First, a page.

Exchange traded funds (ETFs) are investments vehicles, like mutual funds, that their assets are traded in an exchange like a stock. If somebody buys a stock of an ETF it is like buying a small representative portion of all the fund assets. There are ETFs for almost every kind of investment someone can think of. Index ETFs are tracking the stocks of a particular index. For example SPY is the symbol of the ETF that tracks the index S & P 500, which includes 500 stocks. If someone buy a share of SPY it is like having a small portion in all 500 companies of S & P 500.
There are also ETFs that track gold, silver and other precious metals, agricultural products, other countries’ stock indices (Brazil, Greece, China, etc), sector indices like financials or solar panels manufacturers, currencies like the Euro or the pound and generally almost everything can be found as an ETF.
Index or sector ETFs provide diversification and diminish the devastating consequences of a particular company bankruptcy. Technical analysis in ETFs’ charts is the same as in stocks’ charts.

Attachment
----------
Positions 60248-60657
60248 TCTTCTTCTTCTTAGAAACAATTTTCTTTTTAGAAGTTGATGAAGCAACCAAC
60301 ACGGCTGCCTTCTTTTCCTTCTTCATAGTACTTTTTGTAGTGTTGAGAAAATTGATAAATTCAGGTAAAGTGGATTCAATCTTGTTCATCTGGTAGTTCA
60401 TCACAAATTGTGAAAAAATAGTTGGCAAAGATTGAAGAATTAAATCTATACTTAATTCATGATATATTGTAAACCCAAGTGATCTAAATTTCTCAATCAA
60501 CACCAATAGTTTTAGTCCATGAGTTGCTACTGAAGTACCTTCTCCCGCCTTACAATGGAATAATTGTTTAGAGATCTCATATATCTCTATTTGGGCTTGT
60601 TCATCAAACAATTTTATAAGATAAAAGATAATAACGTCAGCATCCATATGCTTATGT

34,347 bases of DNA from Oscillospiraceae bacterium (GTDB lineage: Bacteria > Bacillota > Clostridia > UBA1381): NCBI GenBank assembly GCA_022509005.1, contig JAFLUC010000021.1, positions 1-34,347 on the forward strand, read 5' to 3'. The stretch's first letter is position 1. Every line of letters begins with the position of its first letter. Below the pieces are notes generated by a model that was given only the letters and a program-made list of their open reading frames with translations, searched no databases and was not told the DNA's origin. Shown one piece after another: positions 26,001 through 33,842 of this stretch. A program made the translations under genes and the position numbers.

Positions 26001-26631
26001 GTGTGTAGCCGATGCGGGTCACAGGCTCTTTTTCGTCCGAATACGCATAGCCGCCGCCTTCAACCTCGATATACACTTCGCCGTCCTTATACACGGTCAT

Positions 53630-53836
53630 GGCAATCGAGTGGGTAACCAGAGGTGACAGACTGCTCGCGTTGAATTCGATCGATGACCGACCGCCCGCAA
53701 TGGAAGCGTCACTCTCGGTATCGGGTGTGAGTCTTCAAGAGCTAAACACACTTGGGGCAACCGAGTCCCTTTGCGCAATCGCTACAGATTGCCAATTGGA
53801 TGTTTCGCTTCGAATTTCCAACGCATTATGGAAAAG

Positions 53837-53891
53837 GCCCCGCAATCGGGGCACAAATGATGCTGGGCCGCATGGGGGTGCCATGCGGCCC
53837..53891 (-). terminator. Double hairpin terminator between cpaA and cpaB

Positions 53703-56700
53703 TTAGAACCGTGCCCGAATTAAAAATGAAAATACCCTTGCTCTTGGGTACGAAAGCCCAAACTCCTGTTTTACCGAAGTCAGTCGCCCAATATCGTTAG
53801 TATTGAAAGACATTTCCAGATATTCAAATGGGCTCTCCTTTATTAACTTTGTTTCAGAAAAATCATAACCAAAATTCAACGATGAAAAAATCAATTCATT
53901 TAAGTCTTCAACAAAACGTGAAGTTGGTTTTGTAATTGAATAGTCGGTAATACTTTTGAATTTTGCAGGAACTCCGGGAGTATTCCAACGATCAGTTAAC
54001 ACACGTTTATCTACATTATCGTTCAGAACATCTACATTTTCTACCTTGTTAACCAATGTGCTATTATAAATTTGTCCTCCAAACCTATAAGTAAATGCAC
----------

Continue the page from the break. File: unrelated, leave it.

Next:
Regular ETFs are simply tracking an asset or an index. Buying shares of the ETF is like buying portion of the asset/index.
Leveraged ETFs are also tracking an asset or an index but when the asset/index rises 1% the ETF rises 2% or 3%, depending on the leverage. The table below contains some well known regular and leveraged index ETFs.
Inverse & leveraged ETFs
Inverse ETFs are tracking an asset or index inversely. If the asset/index rises 1% the ETF falls 1%. If the ETF is simultaneously inverse and leveraged then it will fall 2% or 3% depending on the leverage. So instead of short sell an index ETF we can buy its inverse. The table below contains some well known inverse and inverse-leveraged index ETFs.
Inverse ETFs have different prices from their counterpart so they can be useful to traders/investors with different risk profiles.